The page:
After being defeated by the Xiongnu, the Yuezhi migrated westwards. The first to clash with them were the Wusun. According to the Chinese chronicles, the Wusun initially inhabited territory in eastern Turkestan prior to being defeated by Xiongnu in 176 BC. In about 160 BC, the Wusun moved to the area of Semirech'e following the same path as the Yuezhi. According to this version of events the locally found Wusun cultural remains must be dated no earlier than the second century BC. However, some investigators also attribute monuments of both earlier and later periods to the Wusun culture. They identify as Wusun most of the necropolis remains of the third century BC to fifth century AD in Semirech'e, Tian Shan, the valley of Ta1as, and at the foot of Karatau. This interpretation is not sufficiently substantiated as it is based on the absence of reliable chronology and a contradictory interpretation of literary sources. According to Kazim Abdullaev a leading Researcher at the Institute of Archeology of Uzbekistan, literary sources recount how the Yuezhi on their long journey from the valley of Gansu met different peoples. The first were the Wusun. After their defeat by the Wusun in the region of Semirech'e, the Yuezhi migrated further in a westerly direction. Passing through Da Yuan, they reached the region between the two rivers of Amu Darya and Syr Darya. Here, north of the Oxus River, they found another tribe already settled for some time, whom we can hypothetically identify as the Sakaraules.
This tribe is linked with the culture of the archaeological monuments of lower Syr Darya and is placed in eastern provinces of Khwarezm (Choresmia) and have been identified with the Kangju. In approximately the third to first half of the second century BC, these tribes migrated in a southern direction and settled around the Samarkand and Bukhara oases. In all probability, one can connect the representatives of the culture of the Orlat kurgans (tumuli) with the tribe of the Sakaraules, who dwelt in former times in the region of Kangju. If we follow this scheme further, the territory of the Sakaraules accords with the description in Strabo, who locates them as coming originally from the region beyond the Jaxartes river.
The discovery of a 'Sasanian' relief published in After Alexandrer: Central Asia before Islam, 2007, found on a cliff in central Afghanistan, rather than Iran, shows a rhinoceros hunt, which appears to symbolize a Sasanian king's conquest of 'India'.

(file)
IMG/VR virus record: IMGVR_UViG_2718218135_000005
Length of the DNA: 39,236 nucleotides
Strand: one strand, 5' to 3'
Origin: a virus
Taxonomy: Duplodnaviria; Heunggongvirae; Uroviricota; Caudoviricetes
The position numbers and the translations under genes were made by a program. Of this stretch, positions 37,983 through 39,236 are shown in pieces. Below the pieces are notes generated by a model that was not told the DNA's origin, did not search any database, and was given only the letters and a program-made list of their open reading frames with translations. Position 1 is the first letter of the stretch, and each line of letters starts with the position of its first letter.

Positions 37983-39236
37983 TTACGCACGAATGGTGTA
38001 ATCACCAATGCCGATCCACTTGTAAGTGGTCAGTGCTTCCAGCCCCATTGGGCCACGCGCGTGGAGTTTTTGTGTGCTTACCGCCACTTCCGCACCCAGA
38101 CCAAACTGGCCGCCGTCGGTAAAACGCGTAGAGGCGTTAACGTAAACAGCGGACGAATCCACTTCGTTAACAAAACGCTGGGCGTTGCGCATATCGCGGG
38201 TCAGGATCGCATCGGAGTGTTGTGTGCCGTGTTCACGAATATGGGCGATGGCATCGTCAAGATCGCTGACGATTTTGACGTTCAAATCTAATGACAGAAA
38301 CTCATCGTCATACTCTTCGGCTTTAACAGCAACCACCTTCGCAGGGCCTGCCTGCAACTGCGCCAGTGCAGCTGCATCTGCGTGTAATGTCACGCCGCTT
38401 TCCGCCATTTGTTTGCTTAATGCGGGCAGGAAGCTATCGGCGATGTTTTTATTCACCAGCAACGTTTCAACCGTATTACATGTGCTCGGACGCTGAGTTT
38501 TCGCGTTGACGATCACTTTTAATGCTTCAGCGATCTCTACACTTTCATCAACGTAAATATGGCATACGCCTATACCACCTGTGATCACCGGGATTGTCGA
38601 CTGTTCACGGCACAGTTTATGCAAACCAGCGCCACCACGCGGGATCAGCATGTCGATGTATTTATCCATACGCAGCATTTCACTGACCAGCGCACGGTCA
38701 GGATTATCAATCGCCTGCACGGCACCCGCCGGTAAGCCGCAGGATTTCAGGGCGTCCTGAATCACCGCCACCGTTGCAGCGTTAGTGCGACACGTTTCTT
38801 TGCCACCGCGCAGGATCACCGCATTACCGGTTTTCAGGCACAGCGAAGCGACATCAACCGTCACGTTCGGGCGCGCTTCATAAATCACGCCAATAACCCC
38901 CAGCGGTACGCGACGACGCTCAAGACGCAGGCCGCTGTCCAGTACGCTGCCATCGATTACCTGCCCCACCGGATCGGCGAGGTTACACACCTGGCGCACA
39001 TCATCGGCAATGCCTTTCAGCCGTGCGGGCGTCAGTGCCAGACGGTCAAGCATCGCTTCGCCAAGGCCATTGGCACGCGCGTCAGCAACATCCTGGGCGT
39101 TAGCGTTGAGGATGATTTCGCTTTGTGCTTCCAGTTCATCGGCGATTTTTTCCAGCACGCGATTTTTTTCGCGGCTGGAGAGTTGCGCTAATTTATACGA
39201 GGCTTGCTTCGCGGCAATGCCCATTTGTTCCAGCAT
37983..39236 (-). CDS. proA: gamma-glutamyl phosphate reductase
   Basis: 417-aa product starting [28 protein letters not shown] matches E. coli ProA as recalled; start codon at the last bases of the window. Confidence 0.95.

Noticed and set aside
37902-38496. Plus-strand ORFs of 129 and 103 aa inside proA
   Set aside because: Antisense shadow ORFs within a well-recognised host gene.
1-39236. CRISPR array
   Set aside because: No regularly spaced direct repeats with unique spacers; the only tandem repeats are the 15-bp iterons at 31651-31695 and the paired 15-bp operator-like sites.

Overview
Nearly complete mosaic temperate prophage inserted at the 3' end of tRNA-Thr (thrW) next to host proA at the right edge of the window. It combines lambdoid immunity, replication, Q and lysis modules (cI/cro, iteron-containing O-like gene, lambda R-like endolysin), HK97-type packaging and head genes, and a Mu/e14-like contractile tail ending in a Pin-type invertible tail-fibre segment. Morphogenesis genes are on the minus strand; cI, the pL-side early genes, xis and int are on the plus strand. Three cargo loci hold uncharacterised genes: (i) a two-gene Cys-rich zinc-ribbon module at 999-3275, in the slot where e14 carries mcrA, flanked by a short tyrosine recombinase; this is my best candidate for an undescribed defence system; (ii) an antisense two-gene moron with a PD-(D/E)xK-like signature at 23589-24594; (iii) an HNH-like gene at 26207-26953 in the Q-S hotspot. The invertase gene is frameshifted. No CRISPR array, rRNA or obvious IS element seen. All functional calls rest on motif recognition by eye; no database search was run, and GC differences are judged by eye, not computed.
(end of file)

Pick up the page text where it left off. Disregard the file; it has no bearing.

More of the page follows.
Buddhism spread to Bactria in the Kushan period thanks to its support from the Kushan nobility. In the first to third centuries there is a considerable flowering of Buddhist art to be observed, mainly that of the monumental variety (sculpture, wall-paintings), which was also made possible by support from the Kushan nobility. Most of the work on the decoration of Buddhist monuments at that time was undertaken by professional artists, who did not belong to the Buddhist community. In their work they made use of the iconography of the two main centres of Buddhist art-Gandhara and, to a lesser extent, Mathura. Analysis of the works of art in Bactria of the Kushan period has shown that the influence of Buddhist iconography on non-Buddhist art was minimal.
In the early medieval period certain changes took place in the social composition of the community of Buddhist believers in Bactria-Tokharistan. Buddhism ceased to be merely a religion of the nobility and began to spread among the ranks of the common people and probably not just in the towns. The Buddhist buildings of Tokharistan were being decorated by Buddhist artists by this time, and they were working within the framework of the artistic tradition of the region. Examples have been recorded of the influence of Buddhist iconography on non-Buddhist sculpture in the Early Medieval period. In addition the main influence on the development of Buddhist art in Tokharistan at that time was from Kashmir, which became an important centre of Buddhist teaching and art in the second half of the first millennium. The spread of Islam in Tokharistan put an end to the development of Buddhist art in the region. Yet, the influence of Buddhist iconography is thought still to be discernible in the Islamic art of Transoxania in the tenth and eleventh centuries.